The court then considered the respondent Ms. Fan’s circumstances. In this regard, the court found “there is clearly some prejudice to Ms. Fan”, but that “without an advance, Mr. Zhang will probably abandon the litigation. The balance of prejudice favors an interim distribution” (para. 29).
As well, in this particular case, the court found that the advance could be made, by compelling Ms. Fan to borrow against the family home, as that was the only family property that was a potential source of funds, and the home was in her name alone. The amount the court ordered Ms. Fan to obtain was $350,000:
 I order that Ms. Fan will as soon as reasonably possible, and in any event within 30 days, take such steps as are necessary to borrow against the security of the Woodburn property the sum of $350,000, which will be distributed to Mr. Zhang. The cost of borrowing that sum, including any fees and interest, will be shared equally by Mr. Zhang and Ms. Fan until further order of this Court …
It is also noteworthy that one of Ms. Fan’s arguments against the interim distribution was that she had a large debt to a third party, the Respondent Ms. Chen, a debt so large, that Ms. Fan claimed it was larger than the value of the family home (para. 19). However, the court, without deciding whether or not this debt existed, noted that:
 I am not persuaded I should take into account the prejudice that Ms. Chen may experience if her ability to recover her loans to Ms. Fan is diminished by the delusion of an asset of Ms. Fan, as a result of an interim distribution payment made pursuant to s. 89 of the Family Law Act. No authority has been provided that a third party lender’s interests ought to be taken into account when an interim distribution is ordered out of property held by a party who has borrowed from that lender. Whether that lender is a family member or otherwise is of no consequence.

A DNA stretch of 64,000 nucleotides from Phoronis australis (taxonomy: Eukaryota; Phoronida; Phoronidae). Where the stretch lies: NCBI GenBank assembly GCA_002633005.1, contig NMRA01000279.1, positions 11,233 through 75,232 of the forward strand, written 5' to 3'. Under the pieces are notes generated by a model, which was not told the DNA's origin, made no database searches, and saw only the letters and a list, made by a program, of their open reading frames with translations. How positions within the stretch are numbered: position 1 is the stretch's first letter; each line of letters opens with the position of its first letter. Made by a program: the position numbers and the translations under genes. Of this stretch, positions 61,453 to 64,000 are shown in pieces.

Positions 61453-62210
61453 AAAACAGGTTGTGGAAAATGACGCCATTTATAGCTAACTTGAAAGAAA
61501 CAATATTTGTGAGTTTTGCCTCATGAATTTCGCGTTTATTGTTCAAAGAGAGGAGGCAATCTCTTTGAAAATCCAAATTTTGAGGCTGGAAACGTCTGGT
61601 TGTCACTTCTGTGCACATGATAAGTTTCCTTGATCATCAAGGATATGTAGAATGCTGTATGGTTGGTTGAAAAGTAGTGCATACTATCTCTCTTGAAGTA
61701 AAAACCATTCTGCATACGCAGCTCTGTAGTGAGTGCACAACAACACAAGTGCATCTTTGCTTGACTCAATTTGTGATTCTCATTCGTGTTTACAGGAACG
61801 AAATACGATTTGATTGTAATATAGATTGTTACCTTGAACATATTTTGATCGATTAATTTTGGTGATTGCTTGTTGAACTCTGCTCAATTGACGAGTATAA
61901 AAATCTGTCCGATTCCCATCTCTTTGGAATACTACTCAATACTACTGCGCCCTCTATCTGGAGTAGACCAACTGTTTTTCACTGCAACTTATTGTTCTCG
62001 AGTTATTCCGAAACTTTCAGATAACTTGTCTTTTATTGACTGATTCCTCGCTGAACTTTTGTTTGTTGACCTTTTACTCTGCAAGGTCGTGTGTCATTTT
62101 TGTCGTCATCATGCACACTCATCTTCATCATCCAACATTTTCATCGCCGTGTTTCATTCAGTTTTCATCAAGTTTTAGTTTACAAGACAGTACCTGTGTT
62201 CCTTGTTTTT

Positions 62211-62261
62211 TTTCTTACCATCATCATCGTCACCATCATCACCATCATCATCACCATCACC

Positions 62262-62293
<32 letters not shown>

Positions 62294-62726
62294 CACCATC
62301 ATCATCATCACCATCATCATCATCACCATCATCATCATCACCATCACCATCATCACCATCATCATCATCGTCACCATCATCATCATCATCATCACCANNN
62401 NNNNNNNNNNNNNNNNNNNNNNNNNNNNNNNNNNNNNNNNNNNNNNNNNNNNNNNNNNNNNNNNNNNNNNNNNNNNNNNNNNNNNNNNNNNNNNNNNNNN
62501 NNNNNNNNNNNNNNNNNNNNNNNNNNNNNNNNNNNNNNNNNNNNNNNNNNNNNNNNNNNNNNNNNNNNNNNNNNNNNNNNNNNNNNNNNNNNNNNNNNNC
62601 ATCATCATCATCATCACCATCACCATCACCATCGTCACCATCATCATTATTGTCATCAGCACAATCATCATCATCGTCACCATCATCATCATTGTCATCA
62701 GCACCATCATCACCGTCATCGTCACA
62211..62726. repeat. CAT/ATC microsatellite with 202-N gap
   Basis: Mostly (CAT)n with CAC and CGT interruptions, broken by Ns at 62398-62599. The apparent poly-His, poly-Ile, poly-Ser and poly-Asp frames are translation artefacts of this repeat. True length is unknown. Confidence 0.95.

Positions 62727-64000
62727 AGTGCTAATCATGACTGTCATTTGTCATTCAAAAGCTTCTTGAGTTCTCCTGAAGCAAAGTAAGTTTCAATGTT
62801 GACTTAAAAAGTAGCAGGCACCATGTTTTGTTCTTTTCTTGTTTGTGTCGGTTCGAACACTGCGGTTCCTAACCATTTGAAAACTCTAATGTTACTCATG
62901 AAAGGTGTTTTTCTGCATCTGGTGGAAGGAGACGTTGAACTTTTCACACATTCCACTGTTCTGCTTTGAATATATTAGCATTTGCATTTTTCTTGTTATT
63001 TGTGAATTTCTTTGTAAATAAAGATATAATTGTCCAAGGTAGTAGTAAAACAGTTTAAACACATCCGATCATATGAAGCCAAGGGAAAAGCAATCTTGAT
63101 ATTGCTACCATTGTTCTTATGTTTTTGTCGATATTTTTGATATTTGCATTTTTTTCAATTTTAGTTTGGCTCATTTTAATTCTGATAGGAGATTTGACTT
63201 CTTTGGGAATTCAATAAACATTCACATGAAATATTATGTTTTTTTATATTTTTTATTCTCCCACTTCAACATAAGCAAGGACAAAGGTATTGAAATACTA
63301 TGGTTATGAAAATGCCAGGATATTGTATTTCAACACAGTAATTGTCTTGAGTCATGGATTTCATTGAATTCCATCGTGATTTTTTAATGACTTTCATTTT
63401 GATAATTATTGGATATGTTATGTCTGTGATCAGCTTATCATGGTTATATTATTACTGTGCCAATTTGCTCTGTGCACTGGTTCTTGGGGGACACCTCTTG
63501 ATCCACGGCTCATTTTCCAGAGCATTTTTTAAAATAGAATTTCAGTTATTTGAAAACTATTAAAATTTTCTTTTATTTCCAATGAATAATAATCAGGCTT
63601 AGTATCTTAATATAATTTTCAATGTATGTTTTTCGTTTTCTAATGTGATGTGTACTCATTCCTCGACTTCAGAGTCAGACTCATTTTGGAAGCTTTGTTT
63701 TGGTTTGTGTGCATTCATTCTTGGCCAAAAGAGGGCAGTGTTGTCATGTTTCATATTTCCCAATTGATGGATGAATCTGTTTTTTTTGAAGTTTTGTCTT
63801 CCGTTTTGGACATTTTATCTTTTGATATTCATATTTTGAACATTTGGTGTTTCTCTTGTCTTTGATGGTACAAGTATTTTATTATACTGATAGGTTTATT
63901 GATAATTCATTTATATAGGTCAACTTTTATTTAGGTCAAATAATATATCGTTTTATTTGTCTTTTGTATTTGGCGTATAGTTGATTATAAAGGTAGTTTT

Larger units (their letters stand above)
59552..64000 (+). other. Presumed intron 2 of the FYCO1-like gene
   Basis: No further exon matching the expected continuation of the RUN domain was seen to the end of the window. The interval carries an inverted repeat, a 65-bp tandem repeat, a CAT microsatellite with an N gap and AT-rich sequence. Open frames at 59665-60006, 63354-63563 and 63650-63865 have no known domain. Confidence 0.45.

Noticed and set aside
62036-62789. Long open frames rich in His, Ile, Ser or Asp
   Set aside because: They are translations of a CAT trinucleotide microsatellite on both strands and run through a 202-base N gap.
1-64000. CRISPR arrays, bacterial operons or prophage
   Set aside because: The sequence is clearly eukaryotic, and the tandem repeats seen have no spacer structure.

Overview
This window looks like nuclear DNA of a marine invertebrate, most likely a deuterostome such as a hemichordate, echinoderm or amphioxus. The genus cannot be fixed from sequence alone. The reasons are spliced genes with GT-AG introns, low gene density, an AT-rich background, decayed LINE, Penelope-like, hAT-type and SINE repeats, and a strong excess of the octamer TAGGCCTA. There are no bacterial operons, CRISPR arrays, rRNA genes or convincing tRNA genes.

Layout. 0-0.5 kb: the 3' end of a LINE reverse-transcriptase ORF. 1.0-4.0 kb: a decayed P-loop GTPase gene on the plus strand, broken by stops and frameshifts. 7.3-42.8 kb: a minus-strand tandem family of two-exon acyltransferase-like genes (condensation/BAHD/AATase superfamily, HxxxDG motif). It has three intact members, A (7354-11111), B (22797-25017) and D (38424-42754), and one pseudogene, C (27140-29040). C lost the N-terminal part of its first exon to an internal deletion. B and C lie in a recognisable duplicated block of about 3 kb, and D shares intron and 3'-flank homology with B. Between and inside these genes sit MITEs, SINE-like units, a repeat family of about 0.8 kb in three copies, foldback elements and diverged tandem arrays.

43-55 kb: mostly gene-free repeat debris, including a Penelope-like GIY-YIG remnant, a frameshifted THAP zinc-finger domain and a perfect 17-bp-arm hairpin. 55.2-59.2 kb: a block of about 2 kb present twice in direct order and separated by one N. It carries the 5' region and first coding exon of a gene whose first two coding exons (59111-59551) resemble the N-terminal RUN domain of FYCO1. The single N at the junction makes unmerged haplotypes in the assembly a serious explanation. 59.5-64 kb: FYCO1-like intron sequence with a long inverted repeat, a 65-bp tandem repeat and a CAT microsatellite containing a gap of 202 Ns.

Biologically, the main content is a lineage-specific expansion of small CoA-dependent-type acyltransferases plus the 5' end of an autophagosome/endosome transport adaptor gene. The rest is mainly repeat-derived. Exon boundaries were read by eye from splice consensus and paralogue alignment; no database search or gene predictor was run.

HELPING YOU OBTAIN AN INTERIM ADVANCE IN YOUR FAMILY LAW CASE
In summary, to obtain an interim advance, a spouse must be able to show:
- that the advance is necessary to proceed with their case to trial, and
- this need must be balanced against any prejudice to the other spouse in the case.
Our interim advance legal fees lawyers are ready to help but you must take action now and:
As you can see, the process to obtain an interim advance to that you have money to pay your legal fees and have your lawyer represent you at trial considers many different factors. Please contact any of our family law lawyers at MacLean Law if you have questions or need assistance obtaining an interim advance in your family law case. We have offices available to serve you in B.C. Vancouver, Richmond, Surrey, Kelowna, and Fort St. John, and offices in Calgary, Alberta.